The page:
This array of feed horns allows us to detect radio signals from 7 points on the
sky simultaneously; hence it produces, for each pointing, an image with 7 pixels.
ALFA was constructed at the ATNF in Australia. To the left is a photo
taken when it was first being tested there, before being shipped to Puerto Rico.
The bottom white cylindrical container holds the radio amplifiers; they are kept
cooled to about 3K. The shaped golden cylinders higher up are the seven
After being shipped to Puerto Rico, ALFA was hoisted from the bottom of the telescope dish to the platform above. The photo to the right shows ALFA during the lift.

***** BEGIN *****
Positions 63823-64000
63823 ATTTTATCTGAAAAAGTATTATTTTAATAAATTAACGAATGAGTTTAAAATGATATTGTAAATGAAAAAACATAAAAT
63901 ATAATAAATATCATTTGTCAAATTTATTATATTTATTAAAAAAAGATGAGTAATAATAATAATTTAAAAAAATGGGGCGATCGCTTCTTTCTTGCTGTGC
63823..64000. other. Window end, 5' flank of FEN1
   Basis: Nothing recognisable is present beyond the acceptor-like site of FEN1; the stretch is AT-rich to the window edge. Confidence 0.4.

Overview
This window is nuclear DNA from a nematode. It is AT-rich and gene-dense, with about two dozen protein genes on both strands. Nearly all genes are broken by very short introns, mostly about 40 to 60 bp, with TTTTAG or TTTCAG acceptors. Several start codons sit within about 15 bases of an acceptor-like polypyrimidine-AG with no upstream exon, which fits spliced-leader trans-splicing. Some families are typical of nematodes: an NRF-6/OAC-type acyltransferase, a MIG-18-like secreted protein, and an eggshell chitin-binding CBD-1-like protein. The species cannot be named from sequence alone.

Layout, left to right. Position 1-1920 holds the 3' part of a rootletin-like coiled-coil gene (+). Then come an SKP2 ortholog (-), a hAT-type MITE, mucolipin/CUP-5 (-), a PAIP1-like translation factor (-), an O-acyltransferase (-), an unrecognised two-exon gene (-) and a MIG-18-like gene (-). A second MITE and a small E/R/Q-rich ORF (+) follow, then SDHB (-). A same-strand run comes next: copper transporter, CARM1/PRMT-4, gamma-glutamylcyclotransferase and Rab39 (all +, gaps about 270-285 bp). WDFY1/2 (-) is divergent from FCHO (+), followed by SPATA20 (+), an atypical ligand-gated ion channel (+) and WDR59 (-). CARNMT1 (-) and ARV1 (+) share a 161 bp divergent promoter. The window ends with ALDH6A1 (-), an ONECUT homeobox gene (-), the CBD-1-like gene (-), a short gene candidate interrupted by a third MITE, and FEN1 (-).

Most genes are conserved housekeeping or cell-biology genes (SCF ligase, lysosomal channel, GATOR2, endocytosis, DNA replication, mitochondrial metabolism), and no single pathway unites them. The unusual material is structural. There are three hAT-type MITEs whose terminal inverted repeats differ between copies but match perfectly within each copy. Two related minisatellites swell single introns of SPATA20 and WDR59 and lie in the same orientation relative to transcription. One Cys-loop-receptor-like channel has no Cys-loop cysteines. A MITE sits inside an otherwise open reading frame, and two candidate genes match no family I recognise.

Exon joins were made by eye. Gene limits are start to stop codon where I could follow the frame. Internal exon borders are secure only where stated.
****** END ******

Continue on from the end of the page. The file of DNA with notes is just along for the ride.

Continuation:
|The beam pattern of the ALFA array is its diffraction pattern and dictates its sensitivity and resolution. The image to the left illustrates the sensitivity of the entire ALFALFA array to radio radiation from the sky at each pointing. The brightest yellow-white areas represent the peak sensitivity regions of the beams formed by the seven feed horns. The black ellipse visible in the central beam illustrates the locus where the sensitivity falls to 1/2 its peak value for that individual beam. The size of the ellipse is referred to as the half power beam width (HPBW). In fact for ALFA, the beam is somewhat elliptical in shape, with a HPBW of 3.3 x 3.8 arcmin. The figure to the right illustrates the layout of the ALFALFA beampattern as actually measured for the configuration of the array used by ALFALFA. See Giovanelli et al 2005a (Astron. J. 130, 2598) for further details.|